Life at Arm’s Length Not Forever

After over twenty years of having our children – both figuratively and literally – at arm’s length, my wife and I are finding ourselves adjusting to a strange new world.

When you’re young, in the midst of discovering the world, you can do just about anything, when you want, where you want. There are very few limits beyond your imagination.

Then comes baby and changes everything.

The other day a friend was announcing to the world he and his wife are expecting – triggering memories of when my wife and I were arriving at the same point in our lives. We loved life. We drove the coastline from the Florida panhandle to Mexico, exploring seemingly every beach and interesting small town along the way. We discovered wineries and began a lifelong interest in finding interesting regional destinations. We, like most people during that age, were working hard trying to figure out who – both individually and as a couple – we wanted to be ‘when we grew up’.

Then came the day we found out we were to be parents.

Still in the first few years of marriage, each of us pretty much accountable only to each other, we did not fully appreciate what a life-changing event this would become.

Babies are cute. They make interesting sounds and find their toes possibly the most fascinating objects on the planet. Just being around is a reminder of how beautiful the journey of life is. But the commitment is 24/7/365. The result is you are committing to being within arm’s length of this new being for the next couple decades.

While the transition on the front end, the arrival is rather abrupt; the exit from this arrangement is much different. Our children arrived with the fanfare of rock star – new furniture, toys, and a learning curve we thought we’d never master. But fast-forward a couple decades, to when children are leaving the proverbial nest, the transition seems to happen in bits and pieces. An overnight at a friend’s house here, then a weekend trip with friends another time and you can truly feel the erosion of their need to be us within arm’s length.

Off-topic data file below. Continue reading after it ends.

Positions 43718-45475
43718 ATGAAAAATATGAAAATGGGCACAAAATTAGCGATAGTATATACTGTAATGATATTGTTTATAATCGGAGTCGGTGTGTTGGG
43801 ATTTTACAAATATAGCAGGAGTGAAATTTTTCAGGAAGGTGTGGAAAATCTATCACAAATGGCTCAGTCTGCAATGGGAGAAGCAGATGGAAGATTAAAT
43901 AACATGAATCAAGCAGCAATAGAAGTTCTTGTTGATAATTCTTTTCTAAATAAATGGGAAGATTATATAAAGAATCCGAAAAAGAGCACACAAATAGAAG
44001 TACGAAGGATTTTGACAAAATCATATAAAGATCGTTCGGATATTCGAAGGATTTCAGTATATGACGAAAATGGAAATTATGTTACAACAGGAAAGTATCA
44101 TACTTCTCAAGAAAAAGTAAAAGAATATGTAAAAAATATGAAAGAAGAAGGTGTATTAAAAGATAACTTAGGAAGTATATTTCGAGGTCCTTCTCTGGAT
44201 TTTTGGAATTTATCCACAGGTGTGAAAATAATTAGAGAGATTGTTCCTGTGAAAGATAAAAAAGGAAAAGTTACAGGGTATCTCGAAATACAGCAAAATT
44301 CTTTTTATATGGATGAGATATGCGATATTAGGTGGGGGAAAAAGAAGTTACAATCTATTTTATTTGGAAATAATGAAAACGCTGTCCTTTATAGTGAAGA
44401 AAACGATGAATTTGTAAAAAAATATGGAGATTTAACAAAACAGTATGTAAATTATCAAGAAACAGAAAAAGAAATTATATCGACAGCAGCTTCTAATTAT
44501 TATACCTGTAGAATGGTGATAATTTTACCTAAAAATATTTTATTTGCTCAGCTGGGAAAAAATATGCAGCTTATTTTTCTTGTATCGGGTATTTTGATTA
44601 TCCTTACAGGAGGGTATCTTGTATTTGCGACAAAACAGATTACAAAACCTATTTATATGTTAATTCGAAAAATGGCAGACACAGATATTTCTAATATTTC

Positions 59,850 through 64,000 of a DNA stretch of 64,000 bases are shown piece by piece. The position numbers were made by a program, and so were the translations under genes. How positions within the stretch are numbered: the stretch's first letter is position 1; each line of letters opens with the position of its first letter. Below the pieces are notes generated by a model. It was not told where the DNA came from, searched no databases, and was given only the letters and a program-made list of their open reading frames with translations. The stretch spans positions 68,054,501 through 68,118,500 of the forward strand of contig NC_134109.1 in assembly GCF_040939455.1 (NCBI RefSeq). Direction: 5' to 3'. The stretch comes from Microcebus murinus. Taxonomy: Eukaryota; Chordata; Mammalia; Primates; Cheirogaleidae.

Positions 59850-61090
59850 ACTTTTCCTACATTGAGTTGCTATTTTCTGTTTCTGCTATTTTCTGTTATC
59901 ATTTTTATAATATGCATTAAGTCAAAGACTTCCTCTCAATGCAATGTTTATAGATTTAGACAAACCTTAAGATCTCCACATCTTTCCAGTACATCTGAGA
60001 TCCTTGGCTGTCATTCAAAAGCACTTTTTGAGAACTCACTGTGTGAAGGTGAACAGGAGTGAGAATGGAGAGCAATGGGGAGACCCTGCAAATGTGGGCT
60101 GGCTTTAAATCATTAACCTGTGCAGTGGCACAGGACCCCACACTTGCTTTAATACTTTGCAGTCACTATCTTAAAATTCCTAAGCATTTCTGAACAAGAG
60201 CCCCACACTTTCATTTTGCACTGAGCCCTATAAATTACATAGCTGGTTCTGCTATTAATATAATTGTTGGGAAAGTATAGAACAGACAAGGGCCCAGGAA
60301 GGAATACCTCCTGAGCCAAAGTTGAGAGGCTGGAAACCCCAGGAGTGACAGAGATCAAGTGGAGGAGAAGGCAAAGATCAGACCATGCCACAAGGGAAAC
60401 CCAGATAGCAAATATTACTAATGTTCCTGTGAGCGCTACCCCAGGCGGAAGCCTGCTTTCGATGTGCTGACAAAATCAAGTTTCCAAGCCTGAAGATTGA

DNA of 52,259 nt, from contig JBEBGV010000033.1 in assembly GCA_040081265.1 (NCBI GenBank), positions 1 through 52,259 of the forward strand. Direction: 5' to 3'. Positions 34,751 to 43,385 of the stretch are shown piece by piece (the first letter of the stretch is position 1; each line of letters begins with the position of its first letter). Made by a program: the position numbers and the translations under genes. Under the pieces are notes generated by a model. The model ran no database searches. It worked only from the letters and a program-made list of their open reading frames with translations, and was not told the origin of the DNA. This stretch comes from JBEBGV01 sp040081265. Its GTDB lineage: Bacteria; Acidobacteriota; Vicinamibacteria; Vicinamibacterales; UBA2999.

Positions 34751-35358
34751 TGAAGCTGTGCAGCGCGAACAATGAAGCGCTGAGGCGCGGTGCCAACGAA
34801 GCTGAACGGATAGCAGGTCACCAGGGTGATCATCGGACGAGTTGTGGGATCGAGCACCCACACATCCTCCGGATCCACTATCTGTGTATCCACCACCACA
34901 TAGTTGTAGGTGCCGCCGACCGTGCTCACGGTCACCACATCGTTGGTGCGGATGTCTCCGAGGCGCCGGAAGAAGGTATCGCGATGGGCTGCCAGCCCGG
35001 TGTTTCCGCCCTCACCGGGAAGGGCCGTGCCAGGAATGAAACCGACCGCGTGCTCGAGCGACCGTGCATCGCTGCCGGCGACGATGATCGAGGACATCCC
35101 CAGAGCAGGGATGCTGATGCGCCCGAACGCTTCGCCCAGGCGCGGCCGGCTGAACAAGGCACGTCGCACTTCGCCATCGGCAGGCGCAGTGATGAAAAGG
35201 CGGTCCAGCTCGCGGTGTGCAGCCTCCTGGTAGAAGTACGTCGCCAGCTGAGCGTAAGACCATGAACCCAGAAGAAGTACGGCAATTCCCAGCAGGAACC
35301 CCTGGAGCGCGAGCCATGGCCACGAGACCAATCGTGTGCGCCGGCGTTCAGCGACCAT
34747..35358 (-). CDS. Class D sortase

But then one day you realize this stage is harder on you than your children – the realization giving you serious pause. Time, you recognize, to get ready for the next stage.

My wife and I both believe parenting is the greatest calling we have on this earth. God put us together for this very journey. And we came to realize whatever sacrifice we might feel in the short-tem, they alway seem to fade into the background of the longer-term perspective we accumulate over time.

Our oldest moved off and out of “arm’s length” several years ago. In his sister, now going into her senior year of high school, my wife and I are seeing the all-to-familiar signs of no longer needing us at arm’s length. With each day, her maturity and confidence expanding, my wife and I know now each step forward for her is creating an expanding distance between her and the incredibly intimate distance we’ve all shared throughout her life.

I guess as parents this is our endgame – to raise strong, intelligent and independent children. The pangs of separation are, in essence, the growing pains of love being stretched across a new stage. And in the end,  our children’s successful transition out and away from arm’s length is our reward.

– 30 –

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